The government has an obligation to support education. It is in everybody’s best interest that all of our citizens are educated to the highest level to which they are capable and are motivated to attain.
That being said, I also believe it is dangerous for politics to be involved in education. Today the two are almost inseparable, but there was a time when statesmen existed.
When I say politics, I am referring to the art of seeming to do something good, when you are actually doing nothing or doing something harmful.
The education reforms and rhetoric about education over the last decade are prime examples.
There has been a constant drumbeat in the media telling us that our schools are lousy and teachers are to blame. The No Child Left Behind Act was enacted under the guise of improving schools but its real goal was privatizing schools so a select group of wealthy and powerful people could become more wealthy and powerful by running schools for a profit.
If you are skeptical, just think for a moment how impossible it is to have all children — poor, cognitively impaired, non-English speaking — take a test in English whose pass rate is the average for their age group and be able to pass it.
You may think there is a place where all students are above average, but it only exists in the mind of Garrison Keillor.
Is it possible the concept of mathematical average is not being grasped? An average is a range of scores from high to low. They are added together and divided by the number of scores. From an average you get a sense of the general population but have to understand that there are low scores and high scores that make up that average.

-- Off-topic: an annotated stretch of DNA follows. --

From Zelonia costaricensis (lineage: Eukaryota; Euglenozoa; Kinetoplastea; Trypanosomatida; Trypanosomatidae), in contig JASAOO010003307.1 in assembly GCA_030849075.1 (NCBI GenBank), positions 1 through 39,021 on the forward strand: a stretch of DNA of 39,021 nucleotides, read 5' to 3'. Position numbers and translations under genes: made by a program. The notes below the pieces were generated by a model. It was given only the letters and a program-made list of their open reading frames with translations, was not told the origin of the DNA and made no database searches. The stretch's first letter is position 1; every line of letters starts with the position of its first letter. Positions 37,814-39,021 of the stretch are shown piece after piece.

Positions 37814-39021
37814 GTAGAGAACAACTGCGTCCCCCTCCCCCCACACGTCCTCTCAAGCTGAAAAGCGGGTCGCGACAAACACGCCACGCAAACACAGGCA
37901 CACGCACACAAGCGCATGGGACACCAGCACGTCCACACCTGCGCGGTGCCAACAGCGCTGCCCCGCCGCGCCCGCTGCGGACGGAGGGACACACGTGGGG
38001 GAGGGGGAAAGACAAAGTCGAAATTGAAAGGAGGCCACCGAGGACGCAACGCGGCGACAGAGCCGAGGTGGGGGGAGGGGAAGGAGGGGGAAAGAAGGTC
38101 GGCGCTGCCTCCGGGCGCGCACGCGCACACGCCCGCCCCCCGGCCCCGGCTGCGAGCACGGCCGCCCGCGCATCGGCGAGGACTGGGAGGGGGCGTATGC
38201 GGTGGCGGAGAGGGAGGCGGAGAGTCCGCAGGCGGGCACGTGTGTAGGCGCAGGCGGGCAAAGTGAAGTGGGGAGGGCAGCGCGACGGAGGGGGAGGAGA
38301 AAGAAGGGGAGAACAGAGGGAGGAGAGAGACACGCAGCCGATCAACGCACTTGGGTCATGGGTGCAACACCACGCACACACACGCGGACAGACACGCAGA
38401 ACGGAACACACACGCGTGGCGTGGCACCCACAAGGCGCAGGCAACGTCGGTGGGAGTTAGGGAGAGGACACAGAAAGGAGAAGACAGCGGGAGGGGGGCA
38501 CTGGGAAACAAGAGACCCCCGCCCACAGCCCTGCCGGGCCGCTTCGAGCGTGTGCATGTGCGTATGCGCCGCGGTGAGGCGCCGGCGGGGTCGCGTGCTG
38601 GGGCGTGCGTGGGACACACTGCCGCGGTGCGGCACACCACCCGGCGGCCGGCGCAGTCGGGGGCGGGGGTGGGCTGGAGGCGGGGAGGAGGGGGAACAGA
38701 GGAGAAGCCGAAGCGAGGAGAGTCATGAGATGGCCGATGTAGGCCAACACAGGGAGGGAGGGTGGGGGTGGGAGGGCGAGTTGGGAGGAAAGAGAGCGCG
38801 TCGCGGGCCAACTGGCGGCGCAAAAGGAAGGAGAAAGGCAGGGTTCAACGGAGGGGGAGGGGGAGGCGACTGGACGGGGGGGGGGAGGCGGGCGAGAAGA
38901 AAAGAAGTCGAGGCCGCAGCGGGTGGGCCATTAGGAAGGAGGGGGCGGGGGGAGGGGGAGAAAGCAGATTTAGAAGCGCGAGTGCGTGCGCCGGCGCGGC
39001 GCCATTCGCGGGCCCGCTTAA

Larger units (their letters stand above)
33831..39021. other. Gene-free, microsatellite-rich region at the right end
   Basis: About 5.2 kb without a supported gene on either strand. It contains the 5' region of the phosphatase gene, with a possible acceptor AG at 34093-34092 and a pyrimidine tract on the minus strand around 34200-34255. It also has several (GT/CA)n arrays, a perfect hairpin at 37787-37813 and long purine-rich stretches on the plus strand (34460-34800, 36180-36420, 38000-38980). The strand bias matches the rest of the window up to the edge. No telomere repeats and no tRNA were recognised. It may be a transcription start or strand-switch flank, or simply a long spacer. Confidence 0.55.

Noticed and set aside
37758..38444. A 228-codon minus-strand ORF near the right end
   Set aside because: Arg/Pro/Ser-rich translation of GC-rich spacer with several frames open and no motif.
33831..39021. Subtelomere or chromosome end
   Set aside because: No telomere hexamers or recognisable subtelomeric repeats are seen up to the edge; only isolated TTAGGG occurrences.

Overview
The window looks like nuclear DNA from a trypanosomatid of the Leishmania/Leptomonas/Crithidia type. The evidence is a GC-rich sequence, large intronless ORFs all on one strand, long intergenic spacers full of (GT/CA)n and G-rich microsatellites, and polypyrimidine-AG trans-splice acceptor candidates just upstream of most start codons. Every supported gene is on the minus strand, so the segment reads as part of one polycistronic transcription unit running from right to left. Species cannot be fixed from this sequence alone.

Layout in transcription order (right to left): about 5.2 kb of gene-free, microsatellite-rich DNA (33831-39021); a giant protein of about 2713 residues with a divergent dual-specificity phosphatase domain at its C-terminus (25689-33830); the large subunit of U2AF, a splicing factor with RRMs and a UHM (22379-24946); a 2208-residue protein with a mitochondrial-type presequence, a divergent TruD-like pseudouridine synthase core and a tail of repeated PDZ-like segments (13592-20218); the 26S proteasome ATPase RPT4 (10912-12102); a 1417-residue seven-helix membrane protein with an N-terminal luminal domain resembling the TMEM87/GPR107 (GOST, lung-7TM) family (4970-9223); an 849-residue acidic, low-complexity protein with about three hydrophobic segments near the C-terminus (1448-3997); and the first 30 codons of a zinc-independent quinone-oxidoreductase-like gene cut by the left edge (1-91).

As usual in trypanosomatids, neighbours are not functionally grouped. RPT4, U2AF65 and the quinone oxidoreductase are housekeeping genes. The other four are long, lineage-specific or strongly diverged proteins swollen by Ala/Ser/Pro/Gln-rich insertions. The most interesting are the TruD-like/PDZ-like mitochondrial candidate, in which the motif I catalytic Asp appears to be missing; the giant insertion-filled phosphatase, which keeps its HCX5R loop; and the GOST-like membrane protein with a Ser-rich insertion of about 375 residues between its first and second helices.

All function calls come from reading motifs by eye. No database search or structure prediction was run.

It is quite possible that half or more of the scores might be found below the average score. To expect that it is possible to have all students score above their age-range average means there is a lack of understanding of math, child development the issues of cognitive impairment or the educational and psychological handicaps created by poverty.
With the economic downturn, schools scrambled to balance shrinking budgets by dismissing teachers and raising class sizes from 20 or 24 to 30 or 40 students in a class. I won’t go into the research that shows the gains possible with small class sizes. The logic is readily apparent: The more students there are, the less personal attention and the more disruptive the class setting there will be.
So with overcrowded schools, overworked teachers and dwindling resources, the solution to our “failing” schools that is being offered by politicians and argued for by many columnists and editorial boards is (drum roll please): Have the kids go more hours per day and more days per year.
When I heard this, I immediately thought of the old Woody Allen joke about the guy who came out of a restaurant huffing, “There are two things I hate about this restaurant: The food is lousy, and the portions are too small!”
Education is actually more like a refrigerator: You get out of it what you put in. This goes for students, parents and the school itself.
The negative rhetoric about schools and teachers, the lowering of salaries, increasing class sizes, increasing hours and days in the school year, and the threat to cut pensions are not helping recruit the best and brightest into education.
Creating negative conditions in schools is not helping in the retention of the best and brightest.
Expecting the impossible and punishing our best hope for the future when the impossible is not obtained is not education reform — it is politics.
Edward O. Stewart is an associate professor at Illinois State University where he teaches Introduction to Research Methodology and Foundations of Art Education and supervises student teachers. He is also a distinguished member of the Illinois Art Education Association.